This week we begin our 40-day run up to Easter. Some of us are very comfortable with the idea of recognizing the Lenten season, others are unsure what that means, and still others may be uncomfortable with the idea altogether. Wherever you sit on this continuum, let me encourage you to reflect on your role as a signpost.  There, that’s pretty much it.  Just think about being a signpost. That helps, doesn’t it?  . . .  No?  Perhaps I should try to explain.

Several years ago, when I was first trying hard to take my faith seriously, I ran across a book by John White entitled, The Fight: A Practical Handbook for Christian Living. This wonderful little volume helped me put several of the thoughts and feelings I had held for most of my life, into line and I gained a grasp on how to begin to live this new life in Christ with meaning and purpose. White talks about our call to be witnesses to Jesus. He relates this to the job of a signpost. I have found this to be profoundly helpful. He writes: “A signpost points to a destination. It matters little whether the signpost is pretty or ugly, old or new. It helps if the lettering is bold and clear. But the essential features are that it must point in the right direction and be clear about what it is pointing to.” (p.87)  He goes on to say that most of us don’t really remember much about the signposts along the road. If they serve their purpose, they get us to our destination. We probably don’t think much more about them. A good sign is clear and concise. Its message is easily and clearly understood. It is self-effacing. It does not draw attention to itself except to help a traveler see how to reach the destination it is pointing to. As witnesses to Jesus, this is our job as well. Our lives and our faith should be lived simply and clearly so that those we meet who are seeking for God can see our lives pointing in the direction of Christ. It’s really as simple. . .  and as complicated as that.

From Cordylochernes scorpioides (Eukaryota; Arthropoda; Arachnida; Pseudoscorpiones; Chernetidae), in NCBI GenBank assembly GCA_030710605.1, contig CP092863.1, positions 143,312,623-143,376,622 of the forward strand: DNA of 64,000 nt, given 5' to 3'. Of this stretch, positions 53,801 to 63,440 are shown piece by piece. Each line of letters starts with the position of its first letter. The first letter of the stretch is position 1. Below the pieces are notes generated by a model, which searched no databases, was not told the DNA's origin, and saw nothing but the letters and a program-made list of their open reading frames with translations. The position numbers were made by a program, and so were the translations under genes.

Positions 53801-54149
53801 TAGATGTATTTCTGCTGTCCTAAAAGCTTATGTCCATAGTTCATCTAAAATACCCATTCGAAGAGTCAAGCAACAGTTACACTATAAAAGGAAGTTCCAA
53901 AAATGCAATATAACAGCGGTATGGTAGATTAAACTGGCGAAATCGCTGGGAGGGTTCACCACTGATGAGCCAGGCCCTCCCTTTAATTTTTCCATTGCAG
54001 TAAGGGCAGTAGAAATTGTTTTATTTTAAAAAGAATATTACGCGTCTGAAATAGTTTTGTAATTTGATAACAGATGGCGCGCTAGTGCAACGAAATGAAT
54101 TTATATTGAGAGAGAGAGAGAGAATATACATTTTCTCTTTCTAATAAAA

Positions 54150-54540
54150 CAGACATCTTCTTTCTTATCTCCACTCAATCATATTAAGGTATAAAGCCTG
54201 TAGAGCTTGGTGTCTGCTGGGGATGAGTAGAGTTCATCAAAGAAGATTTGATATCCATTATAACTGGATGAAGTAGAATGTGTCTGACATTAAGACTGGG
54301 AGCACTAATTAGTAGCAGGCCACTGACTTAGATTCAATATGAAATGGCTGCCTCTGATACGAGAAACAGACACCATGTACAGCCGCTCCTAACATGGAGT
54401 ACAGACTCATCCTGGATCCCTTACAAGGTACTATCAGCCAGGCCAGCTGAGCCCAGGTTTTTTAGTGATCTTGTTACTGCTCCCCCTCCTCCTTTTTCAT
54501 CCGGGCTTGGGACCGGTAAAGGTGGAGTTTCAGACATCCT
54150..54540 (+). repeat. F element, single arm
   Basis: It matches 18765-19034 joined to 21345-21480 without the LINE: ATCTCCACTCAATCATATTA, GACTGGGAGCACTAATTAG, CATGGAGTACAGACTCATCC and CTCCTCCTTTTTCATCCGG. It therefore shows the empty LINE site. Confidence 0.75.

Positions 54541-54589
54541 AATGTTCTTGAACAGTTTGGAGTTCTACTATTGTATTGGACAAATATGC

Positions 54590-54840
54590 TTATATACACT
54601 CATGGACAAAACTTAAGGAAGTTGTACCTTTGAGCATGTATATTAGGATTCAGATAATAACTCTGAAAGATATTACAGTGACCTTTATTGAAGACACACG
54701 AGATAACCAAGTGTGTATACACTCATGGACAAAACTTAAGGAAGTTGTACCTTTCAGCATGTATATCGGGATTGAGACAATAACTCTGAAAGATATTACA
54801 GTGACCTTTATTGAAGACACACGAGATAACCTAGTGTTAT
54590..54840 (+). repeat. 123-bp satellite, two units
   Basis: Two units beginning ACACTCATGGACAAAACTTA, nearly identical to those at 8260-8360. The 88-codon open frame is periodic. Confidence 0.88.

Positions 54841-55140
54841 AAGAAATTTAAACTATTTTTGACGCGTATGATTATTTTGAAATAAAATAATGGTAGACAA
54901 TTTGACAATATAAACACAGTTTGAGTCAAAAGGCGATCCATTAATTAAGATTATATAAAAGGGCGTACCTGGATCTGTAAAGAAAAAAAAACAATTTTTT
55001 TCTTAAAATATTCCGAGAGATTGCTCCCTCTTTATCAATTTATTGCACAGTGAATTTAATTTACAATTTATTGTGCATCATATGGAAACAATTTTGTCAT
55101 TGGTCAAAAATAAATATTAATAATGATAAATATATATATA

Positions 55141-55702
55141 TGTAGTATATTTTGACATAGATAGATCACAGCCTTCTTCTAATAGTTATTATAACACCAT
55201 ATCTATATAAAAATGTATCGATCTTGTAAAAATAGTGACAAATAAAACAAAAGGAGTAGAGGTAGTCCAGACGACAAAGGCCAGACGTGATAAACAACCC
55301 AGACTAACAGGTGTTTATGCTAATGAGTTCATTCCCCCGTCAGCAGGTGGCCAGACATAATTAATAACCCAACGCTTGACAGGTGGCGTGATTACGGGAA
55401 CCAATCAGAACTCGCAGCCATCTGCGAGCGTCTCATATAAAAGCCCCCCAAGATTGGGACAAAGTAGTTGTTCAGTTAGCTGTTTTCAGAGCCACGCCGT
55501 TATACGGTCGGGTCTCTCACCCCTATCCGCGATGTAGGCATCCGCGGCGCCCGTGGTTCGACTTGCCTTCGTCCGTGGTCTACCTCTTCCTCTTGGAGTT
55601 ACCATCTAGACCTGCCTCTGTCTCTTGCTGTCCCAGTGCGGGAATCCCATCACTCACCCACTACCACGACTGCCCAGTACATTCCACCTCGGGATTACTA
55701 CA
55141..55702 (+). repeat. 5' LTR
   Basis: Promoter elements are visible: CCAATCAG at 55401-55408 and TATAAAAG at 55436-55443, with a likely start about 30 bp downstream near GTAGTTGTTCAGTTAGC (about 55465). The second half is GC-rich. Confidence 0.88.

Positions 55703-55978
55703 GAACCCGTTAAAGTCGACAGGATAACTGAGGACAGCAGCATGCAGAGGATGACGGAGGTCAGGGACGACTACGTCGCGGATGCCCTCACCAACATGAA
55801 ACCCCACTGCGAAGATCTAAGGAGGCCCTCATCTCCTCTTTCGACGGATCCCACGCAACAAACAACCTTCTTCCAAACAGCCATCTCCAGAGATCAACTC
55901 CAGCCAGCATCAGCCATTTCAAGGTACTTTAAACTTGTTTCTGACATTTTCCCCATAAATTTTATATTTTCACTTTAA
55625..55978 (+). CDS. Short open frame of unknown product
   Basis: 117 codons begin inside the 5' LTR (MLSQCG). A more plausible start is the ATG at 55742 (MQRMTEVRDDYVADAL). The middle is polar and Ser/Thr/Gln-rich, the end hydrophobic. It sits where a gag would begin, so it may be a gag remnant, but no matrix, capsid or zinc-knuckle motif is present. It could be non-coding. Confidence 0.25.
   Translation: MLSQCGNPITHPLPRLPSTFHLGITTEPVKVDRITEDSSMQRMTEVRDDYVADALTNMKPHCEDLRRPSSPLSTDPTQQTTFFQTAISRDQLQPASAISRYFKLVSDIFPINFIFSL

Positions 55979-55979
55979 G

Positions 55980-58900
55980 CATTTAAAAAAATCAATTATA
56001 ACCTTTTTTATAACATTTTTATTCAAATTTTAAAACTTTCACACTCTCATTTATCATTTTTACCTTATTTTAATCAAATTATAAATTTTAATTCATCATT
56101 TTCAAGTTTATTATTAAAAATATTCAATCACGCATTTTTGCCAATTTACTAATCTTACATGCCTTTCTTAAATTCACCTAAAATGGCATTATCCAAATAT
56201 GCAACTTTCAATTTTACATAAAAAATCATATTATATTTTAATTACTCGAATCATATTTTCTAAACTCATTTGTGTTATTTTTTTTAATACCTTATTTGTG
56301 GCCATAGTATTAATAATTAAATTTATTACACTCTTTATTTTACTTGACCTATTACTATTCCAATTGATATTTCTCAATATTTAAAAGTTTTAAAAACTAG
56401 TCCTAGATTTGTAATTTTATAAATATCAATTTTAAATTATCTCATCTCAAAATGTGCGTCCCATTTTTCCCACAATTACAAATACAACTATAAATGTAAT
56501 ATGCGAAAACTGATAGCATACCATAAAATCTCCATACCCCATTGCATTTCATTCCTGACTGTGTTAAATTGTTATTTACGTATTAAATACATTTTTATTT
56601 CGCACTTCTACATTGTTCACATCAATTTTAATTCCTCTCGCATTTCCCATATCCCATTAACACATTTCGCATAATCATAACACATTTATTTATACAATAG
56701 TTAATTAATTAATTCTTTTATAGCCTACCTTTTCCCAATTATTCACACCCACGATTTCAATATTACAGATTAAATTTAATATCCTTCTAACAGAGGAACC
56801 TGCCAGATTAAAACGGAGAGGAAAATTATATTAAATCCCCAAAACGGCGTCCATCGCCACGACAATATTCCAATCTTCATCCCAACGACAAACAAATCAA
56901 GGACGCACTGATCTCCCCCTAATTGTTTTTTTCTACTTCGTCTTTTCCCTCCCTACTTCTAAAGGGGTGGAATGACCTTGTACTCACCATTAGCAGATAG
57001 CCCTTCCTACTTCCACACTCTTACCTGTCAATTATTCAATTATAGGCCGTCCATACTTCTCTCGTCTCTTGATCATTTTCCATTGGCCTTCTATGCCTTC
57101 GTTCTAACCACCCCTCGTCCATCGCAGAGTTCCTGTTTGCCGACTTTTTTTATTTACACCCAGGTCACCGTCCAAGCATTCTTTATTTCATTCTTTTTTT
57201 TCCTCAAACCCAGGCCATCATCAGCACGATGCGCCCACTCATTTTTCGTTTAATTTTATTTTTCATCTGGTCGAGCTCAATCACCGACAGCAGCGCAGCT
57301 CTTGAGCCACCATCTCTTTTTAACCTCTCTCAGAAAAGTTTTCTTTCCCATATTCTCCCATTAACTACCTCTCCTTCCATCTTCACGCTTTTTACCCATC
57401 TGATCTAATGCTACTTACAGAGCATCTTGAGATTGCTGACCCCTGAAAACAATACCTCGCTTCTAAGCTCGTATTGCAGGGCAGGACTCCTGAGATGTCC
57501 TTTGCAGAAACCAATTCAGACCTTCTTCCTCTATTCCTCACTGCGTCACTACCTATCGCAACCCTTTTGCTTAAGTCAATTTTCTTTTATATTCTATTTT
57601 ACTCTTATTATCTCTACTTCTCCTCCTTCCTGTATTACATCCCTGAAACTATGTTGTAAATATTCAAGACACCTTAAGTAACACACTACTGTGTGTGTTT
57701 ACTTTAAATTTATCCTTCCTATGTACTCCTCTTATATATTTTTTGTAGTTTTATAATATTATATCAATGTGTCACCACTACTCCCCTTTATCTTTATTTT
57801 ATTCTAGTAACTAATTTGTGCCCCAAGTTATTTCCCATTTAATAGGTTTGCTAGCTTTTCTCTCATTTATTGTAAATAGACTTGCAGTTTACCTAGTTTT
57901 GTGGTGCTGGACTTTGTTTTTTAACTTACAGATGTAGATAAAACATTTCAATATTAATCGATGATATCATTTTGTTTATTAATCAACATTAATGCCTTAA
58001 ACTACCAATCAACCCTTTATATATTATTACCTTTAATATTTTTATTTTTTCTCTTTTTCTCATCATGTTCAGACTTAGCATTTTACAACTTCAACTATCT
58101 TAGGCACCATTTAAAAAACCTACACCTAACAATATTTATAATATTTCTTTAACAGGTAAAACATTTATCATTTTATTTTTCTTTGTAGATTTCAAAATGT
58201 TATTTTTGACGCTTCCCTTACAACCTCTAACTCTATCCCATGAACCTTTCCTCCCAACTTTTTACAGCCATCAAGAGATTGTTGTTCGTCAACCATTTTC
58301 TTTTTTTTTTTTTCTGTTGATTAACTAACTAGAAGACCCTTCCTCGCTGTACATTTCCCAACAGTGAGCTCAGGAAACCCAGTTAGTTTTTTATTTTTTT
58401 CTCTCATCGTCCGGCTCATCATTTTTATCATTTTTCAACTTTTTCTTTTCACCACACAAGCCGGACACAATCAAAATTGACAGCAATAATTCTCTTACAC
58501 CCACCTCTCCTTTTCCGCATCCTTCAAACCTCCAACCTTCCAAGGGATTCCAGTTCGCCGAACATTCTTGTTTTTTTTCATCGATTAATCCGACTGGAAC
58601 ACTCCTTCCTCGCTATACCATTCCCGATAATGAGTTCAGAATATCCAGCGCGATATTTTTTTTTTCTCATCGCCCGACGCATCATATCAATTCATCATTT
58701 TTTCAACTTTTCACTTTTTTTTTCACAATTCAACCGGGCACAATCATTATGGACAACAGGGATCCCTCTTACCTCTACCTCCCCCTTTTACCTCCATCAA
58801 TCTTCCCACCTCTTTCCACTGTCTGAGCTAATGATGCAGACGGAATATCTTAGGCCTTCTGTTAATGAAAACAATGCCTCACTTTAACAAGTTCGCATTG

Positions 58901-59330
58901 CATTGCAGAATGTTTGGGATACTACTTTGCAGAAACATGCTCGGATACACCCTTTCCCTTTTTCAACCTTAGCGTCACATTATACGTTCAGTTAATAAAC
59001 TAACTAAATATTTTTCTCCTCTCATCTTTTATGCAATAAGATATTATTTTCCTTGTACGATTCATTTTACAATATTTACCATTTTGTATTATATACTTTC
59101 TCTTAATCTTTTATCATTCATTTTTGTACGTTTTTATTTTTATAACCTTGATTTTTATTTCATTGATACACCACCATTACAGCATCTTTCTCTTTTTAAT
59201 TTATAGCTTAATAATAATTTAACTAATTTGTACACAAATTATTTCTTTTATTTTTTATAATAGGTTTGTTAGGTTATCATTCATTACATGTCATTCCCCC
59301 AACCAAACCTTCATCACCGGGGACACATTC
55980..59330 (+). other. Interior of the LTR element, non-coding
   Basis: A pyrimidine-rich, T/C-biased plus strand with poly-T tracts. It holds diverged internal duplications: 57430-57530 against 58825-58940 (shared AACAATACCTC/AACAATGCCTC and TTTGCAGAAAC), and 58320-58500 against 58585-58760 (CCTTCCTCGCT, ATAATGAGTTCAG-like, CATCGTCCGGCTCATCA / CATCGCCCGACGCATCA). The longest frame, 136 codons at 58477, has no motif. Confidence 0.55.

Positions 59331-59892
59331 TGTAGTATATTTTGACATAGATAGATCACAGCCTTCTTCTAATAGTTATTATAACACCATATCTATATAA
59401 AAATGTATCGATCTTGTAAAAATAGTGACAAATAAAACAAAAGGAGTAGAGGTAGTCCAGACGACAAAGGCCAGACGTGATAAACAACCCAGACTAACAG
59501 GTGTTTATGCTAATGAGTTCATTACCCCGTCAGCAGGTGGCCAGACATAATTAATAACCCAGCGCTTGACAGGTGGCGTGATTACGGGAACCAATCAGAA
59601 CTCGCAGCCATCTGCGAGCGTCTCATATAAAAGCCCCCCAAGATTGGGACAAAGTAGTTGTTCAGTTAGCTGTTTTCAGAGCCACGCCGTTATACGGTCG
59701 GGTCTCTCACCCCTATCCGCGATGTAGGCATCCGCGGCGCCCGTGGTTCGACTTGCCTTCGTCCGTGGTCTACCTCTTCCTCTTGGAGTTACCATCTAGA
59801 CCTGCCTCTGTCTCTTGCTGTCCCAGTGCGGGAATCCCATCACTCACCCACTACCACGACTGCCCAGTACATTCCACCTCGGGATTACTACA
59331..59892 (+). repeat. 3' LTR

That is the reason I have taken up the practices of soul searching and reflection every year at this time. For me, this 40-day season before Easter has become a yearly routine where I re-examine my role as a signpost. What is my life pointing to? How clear is the message I am giving, for those who look on? Were others to follow the direction to which I am pointing, would they end up at Christ?

Our sermon series this season will focus on what the Gospel of John calls “signs” performed by Jesus. These acts of wonder are intended to give us reason to believe. They help us define who God is and what it means that Jesus is the logos in the flesh. Reflecting on them should guide us in how to live and point others to Christ. May these signs of Christ act as lights along your path.



Jack Williamson
Author: Jack Williamson